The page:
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Gosho Study

When I share Buddhism, while most people respond positively, how can I deal with the negative responses I get?

Answer: Every effort you make to talk with others about Buddhism is a cause for their happiness and yours, so keep trying!

Photo by Yvonne Ng.

This study series focuses on Nichiren Daishonin’s disciples, who faced challenges that we can still relate to today, and his enduring encouragement to them that we can apply to dynamically transform our lives.

Sharing Buddhism with those around us is an essential part of our Buddhist practice. Also called “bodhisattva practice” or “practice for others,” it entails helping people awaken to their full potential, their Buddhahood. Ikeda Sensei writes:

The most important part of Nichiren Buddhist practice is sowing the seed of Buddhahood in people’s lives. That practice of sowing is nothing special. It is simply reaching out to those in our lives and speaking to them, even just a few words, about the Mystic Law. It is communicating, in our own way, how wonderful the teachings of Buddhism are. This will awaken the Buddha nature inherent in all people, allowing it to sprout and blossom. (For Our Wonderful New Members, p. 25)

But talking to others about Buddhism is sometimes easier said than done. We might feel shy, uncomfortable or hesitant to bring up the topic or may even face hostility.

Nichiren Daishonin’s disciple Nanjo Tokimitsu is a remarkable example of maintaining conviction in faith, spreading Nichiren Buddhism and protecting fellow members, all while enduring severe challenges.

Strengthening Our Faith in Times of Adversity

Having faced many difficulties—losing his father at age 7, becoming steward of Ueno Village in his teens—Nanjo Tokimitsu developed faith in Nichiren’s teachings at an early age. By his late teens, he was actively spreading Nichiren Buddhism, offering his residence as a local center of propagation activities.

The ruling Hojo clan, hostile toward Nichiren, harassed his followers in Ueno, Atsuhara and surrounding villages. This escalated into a series of attacks known as the Atsuhara Persecution, in which many of his disciples were severely mistreated, and three of them killed.

During this time, Tokimitsu used his influence to protect his fellow practitioners, even housing some. The authorities in turn heavily taxed him, forcing his family into poverty. To encourage the 20-year-old Tokimitsu, Nichiren wrote the following:

As you crave food when hungry, seek water when thirsty, long to see a lover, beg for medicine when ill, or as a beautiful woman desires powder and rouge, so should you put your faith in the Lotus Sutra [Nam-myoho-renge-kyo]. (“Persecution by Sword and Staff,” The Writings of Nichiren Daishonin, vol. 1, p. 965)

Having faced life-threatening persecutions himself, the Daishonin encouraged his embattled young disciple to approach faith naturally, as if seeking food when hungry or water when thirsty. Sensei explains:

Those who wish to transform their karma, who pray for the realization of kosen-rufu, and who strive for that cause with ungrudging devotion are guaranteed to achieve a life of happiness and victory. Those who sincerely persevere in their Buddhist practice will be victors; they will win out in the end. (Teachings for Victory, vol. 5, p. 14)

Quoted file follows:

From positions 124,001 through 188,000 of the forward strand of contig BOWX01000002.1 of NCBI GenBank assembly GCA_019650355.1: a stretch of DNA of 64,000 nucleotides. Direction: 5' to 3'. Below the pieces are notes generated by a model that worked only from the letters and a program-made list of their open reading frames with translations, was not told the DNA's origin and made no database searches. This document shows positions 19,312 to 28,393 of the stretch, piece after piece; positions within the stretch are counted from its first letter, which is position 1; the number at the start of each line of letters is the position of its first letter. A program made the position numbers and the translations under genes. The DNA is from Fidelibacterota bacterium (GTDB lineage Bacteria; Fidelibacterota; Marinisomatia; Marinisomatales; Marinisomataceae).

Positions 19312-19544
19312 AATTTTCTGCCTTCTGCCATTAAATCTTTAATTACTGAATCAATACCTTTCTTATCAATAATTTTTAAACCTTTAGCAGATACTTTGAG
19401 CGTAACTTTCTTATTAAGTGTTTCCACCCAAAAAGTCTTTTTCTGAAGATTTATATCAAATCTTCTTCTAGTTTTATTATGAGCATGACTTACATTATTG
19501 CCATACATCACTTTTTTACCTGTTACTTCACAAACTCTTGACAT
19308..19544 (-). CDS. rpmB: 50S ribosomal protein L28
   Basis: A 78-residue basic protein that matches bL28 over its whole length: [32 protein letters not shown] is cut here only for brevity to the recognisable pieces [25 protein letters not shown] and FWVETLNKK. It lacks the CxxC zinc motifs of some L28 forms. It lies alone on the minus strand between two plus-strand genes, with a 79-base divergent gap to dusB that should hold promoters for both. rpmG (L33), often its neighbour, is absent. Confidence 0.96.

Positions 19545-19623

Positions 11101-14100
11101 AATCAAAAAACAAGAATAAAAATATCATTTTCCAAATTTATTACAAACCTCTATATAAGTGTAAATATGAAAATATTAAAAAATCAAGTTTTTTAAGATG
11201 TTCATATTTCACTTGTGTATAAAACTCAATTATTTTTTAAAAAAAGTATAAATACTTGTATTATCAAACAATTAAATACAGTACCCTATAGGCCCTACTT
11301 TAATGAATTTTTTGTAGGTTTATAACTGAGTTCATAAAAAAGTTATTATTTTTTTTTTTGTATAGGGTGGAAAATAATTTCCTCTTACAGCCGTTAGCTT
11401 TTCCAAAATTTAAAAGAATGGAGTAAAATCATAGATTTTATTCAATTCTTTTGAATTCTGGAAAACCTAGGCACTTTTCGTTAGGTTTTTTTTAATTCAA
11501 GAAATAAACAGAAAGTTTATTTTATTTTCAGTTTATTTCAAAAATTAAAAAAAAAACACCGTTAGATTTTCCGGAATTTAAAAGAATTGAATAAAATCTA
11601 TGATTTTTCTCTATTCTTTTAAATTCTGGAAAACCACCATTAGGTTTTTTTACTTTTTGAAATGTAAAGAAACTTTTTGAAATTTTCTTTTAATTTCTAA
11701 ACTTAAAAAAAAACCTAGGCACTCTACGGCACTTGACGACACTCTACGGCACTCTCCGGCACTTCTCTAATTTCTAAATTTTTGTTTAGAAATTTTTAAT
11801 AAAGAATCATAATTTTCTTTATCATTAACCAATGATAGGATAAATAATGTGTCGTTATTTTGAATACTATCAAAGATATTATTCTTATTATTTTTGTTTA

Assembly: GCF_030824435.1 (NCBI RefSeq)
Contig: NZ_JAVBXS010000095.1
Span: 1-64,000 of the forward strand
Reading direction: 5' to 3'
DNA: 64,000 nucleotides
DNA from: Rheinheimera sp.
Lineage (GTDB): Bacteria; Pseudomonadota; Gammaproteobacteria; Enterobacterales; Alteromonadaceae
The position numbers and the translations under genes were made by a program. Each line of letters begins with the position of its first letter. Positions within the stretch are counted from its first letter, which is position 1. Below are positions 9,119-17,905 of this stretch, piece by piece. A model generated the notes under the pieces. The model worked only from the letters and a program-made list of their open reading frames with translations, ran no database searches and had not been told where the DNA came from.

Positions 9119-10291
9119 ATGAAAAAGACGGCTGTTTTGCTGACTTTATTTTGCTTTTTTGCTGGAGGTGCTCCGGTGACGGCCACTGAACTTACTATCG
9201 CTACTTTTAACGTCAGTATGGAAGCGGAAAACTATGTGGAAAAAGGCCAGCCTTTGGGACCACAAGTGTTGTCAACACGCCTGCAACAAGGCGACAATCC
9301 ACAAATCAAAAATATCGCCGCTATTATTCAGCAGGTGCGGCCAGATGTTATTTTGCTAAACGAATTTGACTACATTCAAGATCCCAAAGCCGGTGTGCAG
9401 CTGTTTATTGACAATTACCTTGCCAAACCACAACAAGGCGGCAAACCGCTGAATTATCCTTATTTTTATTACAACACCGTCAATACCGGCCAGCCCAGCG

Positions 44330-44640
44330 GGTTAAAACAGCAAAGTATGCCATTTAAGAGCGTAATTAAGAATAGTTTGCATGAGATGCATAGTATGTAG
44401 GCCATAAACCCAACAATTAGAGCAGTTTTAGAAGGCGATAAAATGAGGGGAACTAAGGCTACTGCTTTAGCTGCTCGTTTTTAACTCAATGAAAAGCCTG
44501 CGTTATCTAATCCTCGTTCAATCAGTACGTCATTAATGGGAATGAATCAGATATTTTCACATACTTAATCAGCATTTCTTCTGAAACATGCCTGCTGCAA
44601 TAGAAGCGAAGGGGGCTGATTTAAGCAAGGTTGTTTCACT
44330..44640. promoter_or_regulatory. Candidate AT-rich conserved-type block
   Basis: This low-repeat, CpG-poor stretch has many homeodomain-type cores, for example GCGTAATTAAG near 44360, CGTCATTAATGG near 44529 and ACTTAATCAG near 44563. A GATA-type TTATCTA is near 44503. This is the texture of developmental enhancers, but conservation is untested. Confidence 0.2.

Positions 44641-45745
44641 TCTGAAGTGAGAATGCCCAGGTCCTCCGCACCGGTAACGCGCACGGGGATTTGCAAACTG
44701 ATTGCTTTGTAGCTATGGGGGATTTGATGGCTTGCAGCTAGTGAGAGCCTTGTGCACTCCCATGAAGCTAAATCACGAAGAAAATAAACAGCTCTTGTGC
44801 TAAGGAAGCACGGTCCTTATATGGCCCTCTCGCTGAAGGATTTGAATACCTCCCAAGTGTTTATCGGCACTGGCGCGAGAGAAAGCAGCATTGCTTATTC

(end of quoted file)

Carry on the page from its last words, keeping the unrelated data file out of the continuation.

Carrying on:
By persevering amid obstacles to advance kosen-rufu—to widely spread Buddhism—we cultivate our character and become individuals who are not swayed by life’s storms.

In Tokimitsu’s case, he easily could have been consumed by concerns for his family’s well-being or his standing in society. Yet he maintained strong faith, supported Nichiren and protected his fellow believers throughout his life. In the end, he overcame opposition, illness and more, enjoying a long, victorious life.

Even Negative Responses Lead to Enlightenment

In the same letter to Tokimitsu referenced earlier, Nichiren emphasized that even when people respond negatively, they form a “reverse relationship” with the Mystic Law (see “Persecution by Sword and Staff,” WND-1, 962). Even rejecting and slandering the correct teaching is a cause that establishes a connection with the Law. And the seed of Buddhahood planted through that connection will eventually blossom.

So, by telling others about it, we are helping even those who react negatively form a connection to this philosophy and practice.

At the same time, we also benefit ourselves. Sensei explains:

Sharing Buddhism is … a struggle to break down the icy walls of darkness or ignorance in our own lives, which take the forms of apathy, passivity and other negative emotions.

When we talk with others about Buddhism, we are grappling with our own ignorance and earthly desires. That’s why it gives us the strength to surmount our own problems, enabling us to transform our state of life and change our karma. (For Our Wonderful New Members, pp. 22–23)

Finding the courage to tell people about Buddhism enables us to do our human revolution, a meaningful process of inner transformation. We carry out this change by chanting Nam-myoho-renge-kyo to bring forth our inherent wisdom, courage, compassion and confidence—the qualities of a Buddha—taking on all obstacles as opportunities to forge a stronger self.

As we keep sharing Buddhism and continue developing our conviction and desire to help others awaken their Buddhahood, we will see the seeds of happiness and benefit blossom in our lives, communities and the world.

—Prepared by the SGI-USA Study Department

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